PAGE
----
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Yemeni President Stresses Need to End Houthi Insurgency

Yemeni President Stresses Need to End Houthi Insurgency

Monday, 18 March, 2019 - 08:00
Yemen's President Abd-Rabbu Mansour Hadi attends the final session of the South American-Arab Countries summit, in Riyadh November 11, 2015. REUTERS/
Riyadh- Abdul Hadi Habtoor

The Yemeni government, headed by President Abdrabbuh Mansur Hadi, said Houthis threats to fire ballistic missiles against neighboring Saudi Arabia and the United Arab Emirates present damming proof on an underlying Iranian agenda for destabilizing the region.

Houthi militias in Yemen are largely armed and funded by Iran.

Hadi, meeting with senior advisors and officials in Riyadh, reaffirmed that the government’s final objective is to bridge the divide tearing the country apart and end the armed insurgency. He also stressed the need to fight back against the establishment of a Hezbollah-inspired force in Yemen.

The president also reiterated the need for finding a political solution which is aligned with the Gulf initiative, outcomes of national dialogue and relevant UN Security Council resolutions.

Iran, for many years, has used its proxy militia, Hezbollah, in Lebanon to expand its influence in the region.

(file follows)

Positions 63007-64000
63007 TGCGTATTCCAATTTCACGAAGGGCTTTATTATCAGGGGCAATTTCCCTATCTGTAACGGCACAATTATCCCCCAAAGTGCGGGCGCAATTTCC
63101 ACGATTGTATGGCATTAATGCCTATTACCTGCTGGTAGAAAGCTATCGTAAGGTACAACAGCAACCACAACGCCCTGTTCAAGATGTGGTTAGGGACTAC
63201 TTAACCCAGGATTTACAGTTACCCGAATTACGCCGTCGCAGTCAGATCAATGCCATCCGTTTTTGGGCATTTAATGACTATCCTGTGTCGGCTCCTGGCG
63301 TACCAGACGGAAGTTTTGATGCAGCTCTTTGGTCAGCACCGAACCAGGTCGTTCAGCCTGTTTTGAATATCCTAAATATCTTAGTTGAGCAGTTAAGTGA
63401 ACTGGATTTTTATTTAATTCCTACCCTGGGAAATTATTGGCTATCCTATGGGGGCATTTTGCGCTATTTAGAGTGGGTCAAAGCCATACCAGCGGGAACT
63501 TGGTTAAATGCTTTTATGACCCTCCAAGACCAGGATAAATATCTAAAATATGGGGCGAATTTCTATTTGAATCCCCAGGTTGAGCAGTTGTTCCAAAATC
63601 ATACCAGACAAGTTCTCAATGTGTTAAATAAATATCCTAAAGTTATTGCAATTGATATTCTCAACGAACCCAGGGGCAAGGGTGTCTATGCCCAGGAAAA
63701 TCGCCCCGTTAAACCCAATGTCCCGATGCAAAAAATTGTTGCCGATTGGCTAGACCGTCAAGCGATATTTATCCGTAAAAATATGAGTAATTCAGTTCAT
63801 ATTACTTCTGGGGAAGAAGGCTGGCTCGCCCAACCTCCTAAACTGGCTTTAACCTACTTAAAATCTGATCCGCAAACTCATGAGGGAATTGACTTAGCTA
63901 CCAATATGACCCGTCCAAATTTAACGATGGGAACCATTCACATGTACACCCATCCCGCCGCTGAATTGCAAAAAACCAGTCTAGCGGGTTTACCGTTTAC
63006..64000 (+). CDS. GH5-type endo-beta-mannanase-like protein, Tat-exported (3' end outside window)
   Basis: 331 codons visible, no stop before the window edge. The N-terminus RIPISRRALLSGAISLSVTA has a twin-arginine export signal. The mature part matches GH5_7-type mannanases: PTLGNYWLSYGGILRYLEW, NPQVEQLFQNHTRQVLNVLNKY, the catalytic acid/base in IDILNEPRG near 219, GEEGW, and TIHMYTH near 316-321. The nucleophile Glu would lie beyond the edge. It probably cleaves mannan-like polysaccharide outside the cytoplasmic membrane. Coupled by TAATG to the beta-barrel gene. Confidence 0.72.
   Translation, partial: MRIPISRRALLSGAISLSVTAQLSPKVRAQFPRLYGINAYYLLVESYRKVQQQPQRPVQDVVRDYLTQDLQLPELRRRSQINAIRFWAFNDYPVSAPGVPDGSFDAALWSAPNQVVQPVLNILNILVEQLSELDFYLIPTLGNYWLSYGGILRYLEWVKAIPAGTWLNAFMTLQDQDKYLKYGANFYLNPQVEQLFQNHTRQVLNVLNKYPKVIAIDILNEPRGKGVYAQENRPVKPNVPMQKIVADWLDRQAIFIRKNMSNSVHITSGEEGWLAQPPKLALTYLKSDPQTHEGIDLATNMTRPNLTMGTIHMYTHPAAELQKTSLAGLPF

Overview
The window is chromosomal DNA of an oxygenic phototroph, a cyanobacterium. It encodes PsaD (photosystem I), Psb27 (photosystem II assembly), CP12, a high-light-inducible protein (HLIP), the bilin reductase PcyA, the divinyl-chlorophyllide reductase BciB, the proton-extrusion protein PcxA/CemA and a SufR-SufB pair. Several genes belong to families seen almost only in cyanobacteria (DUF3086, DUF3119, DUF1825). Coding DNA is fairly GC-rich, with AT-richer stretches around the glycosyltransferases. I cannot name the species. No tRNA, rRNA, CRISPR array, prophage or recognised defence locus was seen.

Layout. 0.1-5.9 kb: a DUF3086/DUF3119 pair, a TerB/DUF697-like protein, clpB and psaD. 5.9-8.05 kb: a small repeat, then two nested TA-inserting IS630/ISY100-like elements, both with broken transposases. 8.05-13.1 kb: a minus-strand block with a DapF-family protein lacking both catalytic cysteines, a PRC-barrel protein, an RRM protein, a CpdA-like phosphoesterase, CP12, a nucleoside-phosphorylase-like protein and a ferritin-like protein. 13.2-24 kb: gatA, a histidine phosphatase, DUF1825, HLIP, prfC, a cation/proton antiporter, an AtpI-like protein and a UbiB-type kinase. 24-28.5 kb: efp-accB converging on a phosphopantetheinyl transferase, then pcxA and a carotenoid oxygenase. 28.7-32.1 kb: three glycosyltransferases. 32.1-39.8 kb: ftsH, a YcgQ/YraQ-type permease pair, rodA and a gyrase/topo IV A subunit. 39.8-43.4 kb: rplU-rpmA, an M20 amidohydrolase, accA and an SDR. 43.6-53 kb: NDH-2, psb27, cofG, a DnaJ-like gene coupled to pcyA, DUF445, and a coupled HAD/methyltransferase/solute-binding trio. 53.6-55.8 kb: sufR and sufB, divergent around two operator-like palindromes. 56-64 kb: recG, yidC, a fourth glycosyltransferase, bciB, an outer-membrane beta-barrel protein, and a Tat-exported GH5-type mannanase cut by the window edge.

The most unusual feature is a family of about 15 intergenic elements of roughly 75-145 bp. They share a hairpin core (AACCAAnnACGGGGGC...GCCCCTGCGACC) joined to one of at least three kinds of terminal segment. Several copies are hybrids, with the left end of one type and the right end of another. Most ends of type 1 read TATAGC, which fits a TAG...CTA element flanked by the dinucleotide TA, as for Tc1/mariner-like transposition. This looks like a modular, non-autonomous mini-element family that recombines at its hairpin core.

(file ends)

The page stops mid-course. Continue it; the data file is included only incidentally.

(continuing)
Ongoing Houthi threats equate an official rejection and denote the loss of all political efforts to resolve the crisis in Yemen, government spokesman Rajeh Badi told Asharq Al-Awsat.

“Such statements confirm that, for Houthis, the military option is the only viable one. And that vows made for peace by the group’s leader are merely to gain time,” Badi said.

Houthis made loud threats on its possessing of a stockpile of ballistic missile technologies capable of carrying out attacks on Riyadh and Abu Dhabi.

Badi stressed Houthi statements “do not only compromise the Stockholm agreement (a UN-brokered truce agreement for Hodeidah inked last December), but also undermine the political process as a whole regardless whether it’s sponsored by the United Nations or any other party.

The heavy armament provided to Houthis, according to Badi, suggests that Iranian policy is pushing insurgents in Yemen to act as an “explosive belt” which, upon command, could detonate and catapult the region into chaos.

For such reasons, Houthis should be viewed as a terror group which has to be defeated for the sake of shoring up regional stability and security, Badi said.

“Threats (made by Houthis) serve a blow to the already fragile Stockholm agreement and to any peacemaking effort exerted by the UN special envoy to Yemen,” he warned.

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